Inherited disorder with marked catalase deficiency
resulting in enoral inflammation and teeth destruction.
Catalase Deficiency (CAT); Takahara Disease;
Heterogeneous group of genetic disorders first discovered
in 1948 by Takahara in Japan, an otolaryngologist who found that in
cases of progressive oral gangrene, hydrogen peroxide applied to the
ulcerated areas did not froth in the usual manner.
The frequency of the gene is relatively high in Japan
and is variable in the rest of the world. The frequency of heterozygotes is
0.09% in Hiroshima and Nagasaki but is on the order of 1.4% in other
parts of Japan. Acatalasia also has been detected in Switzerland and
Israel. Swiss and Israeli homozygotes show some residual catalase
activity, suggesting the mutation is different from that responsible for the
Japanese disease in which catalase activity is zero and no cross-reacting
material has been identified.
Believed to be an autosomal recessive disorder
resulting from the virtual absence of catalase activity observed mainly in
Japan and Switzerland. However, an autosomal dominant with polymorphism has
been suggested. Gene map locus is 11p13 deletion.
Marked deficiency of catalase, which usually is
present in red blood cells and other tissues. Catalase decomposes hydrogen
peroxide and generates oxygen, protects tissues from oxidizing agents such
as peroxide generated by bacteria (e.g., streptococci, pneumococci).
Affected persons are unable to degrade exogenous or endogenous hydrogen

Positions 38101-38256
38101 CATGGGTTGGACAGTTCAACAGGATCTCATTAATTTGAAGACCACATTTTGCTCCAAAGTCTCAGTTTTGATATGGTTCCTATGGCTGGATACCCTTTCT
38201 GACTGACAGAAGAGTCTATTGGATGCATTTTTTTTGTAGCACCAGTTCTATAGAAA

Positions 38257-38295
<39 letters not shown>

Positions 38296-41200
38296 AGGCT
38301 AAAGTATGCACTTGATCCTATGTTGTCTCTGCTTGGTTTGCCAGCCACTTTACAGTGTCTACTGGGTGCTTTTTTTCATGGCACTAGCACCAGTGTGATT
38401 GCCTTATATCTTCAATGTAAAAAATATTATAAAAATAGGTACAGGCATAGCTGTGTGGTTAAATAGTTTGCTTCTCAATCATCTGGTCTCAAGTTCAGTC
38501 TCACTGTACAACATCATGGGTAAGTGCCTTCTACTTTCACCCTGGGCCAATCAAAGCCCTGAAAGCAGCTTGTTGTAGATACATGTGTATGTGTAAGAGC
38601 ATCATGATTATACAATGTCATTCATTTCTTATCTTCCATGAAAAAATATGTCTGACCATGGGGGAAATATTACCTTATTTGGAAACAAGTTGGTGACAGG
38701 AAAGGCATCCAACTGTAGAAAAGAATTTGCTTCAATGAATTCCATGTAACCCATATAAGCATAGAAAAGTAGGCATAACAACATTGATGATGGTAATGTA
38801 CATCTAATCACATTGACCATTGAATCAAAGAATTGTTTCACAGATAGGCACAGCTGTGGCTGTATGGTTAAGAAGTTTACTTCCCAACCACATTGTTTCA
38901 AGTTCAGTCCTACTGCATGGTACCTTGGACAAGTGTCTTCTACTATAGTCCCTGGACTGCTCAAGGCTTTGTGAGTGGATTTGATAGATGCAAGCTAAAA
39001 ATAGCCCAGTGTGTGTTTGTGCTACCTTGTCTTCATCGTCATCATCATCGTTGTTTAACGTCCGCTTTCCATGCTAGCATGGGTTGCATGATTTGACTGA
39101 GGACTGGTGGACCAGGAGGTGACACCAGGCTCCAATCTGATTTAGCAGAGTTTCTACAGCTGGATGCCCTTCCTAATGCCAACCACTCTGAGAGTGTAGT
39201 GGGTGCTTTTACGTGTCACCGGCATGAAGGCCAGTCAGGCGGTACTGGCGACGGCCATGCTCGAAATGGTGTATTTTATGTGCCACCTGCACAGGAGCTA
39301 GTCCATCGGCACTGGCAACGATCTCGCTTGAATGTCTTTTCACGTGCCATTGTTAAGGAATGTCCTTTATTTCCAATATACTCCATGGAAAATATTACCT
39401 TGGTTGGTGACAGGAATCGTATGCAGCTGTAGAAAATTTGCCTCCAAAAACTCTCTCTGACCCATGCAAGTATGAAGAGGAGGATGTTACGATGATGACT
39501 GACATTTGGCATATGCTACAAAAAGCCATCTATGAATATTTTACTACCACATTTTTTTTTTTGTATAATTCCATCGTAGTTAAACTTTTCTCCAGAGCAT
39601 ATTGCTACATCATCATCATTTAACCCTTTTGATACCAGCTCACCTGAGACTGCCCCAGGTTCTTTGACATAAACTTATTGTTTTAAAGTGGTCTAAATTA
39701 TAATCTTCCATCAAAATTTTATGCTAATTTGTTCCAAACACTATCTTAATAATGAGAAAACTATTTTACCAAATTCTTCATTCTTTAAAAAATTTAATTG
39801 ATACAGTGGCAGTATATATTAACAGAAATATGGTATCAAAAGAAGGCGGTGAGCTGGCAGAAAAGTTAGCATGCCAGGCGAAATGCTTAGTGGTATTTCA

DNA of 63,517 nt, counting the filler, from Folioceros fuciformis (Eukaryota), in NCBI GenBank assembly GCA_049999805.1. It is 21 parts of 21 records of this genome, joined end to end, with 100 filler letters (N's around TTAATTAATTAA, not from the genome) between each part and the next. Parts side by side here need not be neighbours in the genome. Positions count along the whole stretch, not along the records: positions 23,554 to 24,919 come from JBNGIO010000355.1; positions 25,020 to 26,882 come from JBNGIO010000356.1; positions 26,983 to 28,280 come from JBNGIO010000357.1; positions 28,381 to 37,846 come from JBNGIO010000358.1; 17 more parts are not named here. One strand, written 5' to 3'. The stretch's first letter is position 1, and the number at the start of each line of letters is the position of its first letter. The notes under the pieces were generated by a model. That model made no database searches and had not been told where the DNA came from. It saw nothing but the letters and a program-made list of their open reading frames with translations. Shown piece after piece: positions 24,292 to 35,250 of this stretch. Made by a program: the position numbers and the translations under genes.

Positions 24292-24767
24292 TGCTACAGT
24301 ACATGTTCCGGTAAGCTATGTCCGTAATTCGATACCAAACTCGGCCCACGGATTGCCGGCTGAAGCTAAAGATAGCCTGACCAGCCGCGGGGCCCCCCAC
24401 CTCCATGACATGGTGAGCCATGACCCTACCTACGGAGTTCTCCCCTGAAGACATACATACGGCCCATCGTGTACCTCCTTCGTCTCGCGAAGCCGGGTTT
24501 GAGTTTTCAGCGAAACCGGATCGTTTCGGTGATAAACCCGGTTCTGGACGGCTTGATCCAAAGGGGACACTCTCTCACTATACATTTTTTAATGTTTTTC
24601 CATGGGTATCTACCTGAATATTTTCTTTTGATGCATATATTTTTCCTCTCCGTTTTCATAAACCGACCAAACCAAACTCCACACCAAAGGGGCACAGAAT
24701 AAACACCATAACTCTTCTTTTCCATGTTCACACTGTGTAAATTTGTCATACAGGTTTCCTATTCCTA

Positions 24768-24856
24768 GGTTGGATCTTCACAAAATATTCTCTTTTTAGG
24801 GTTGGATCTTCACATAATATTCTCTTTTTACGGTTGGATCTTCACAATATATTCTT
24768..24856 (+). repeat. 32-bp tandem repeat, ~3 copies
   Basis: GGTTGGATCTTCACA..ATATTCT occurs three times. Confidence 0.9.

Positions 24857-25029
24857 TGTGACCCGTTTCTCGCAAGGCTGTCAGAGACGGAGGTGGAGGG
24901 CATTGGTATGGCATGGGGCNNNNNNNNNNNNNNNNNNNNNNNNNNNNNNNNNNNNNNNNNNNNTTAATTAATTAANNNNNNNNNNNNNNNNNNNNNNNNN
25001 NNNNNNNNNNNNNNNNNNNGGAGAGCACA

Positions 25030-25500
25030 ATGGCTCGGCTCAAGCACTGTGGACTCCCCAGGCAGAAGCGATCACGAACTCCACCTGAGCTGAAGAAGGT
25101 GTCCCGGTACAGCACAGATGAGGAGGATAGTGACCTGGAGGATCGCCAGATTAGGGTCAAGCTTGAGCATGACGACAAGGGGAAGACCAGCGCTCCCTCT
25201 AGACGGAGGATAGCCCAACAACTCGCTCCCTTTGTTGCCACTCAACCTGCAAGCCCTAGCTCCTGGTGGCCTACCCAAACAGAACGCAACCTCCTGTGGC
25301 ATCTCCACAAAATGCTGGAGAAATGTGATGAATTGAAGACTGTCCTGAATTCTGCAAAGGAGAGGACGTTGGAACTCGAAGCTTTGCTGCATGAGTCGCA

peroxide, which accumulates in the periodontal tissues and leads to gingival
hypoxemia with resultant ulceration and necrosis of soft and hard tissues.
The Japanese variant (Takahara disease) is the symptomatic form, with the
pathology confined to the oral cavity.
Should be considered in the differential diagnosis of
children with oral ulcerations. The patient's blood turns brown upon contact
with hydrogen peroxide and lacks the generation of oxygen (bubbling).
Catalase activity assays show low levels.
Children tend to be normal until eruption of the
deciduous teeth, when deep necrotic periodontal or tonsillar ulcers with
surrounding inflammation, dental caries, halitosis, loose teeth, and
alveolar bone resorption begin to occur. Patients are rarely affected after
puberty. Managed with surgical debridement, extraction of affected teeth,
tonsillectomy, antibiotics, and meticulous oral hygiene. Except for
potential loss of all teeth and parts of the alveolar bone, the overall
prognosis in properly managed cases is good.
Note the presence and location of
any loose teeth and intraoral ulcerations.
Perform direct laryngoscopy carefully to
prevent accidental dislodgment of loose teeth and trauma to periodontal or
tonsillar ulcers. The latter may bleed easily and obstruct the view for
endotracheal intubation. A cuffed endotracheal tube and/or throat pack are
recommended to prevent irrigation fluid used during debridement from
entering the airway. An awake extubation should minimize the risk of
postextubation laryngospasm that may result from residual blood or
secretions in a partially anesthetized patient.
Avoid topical hydrogen peroxide,
which is highly toxic to these ...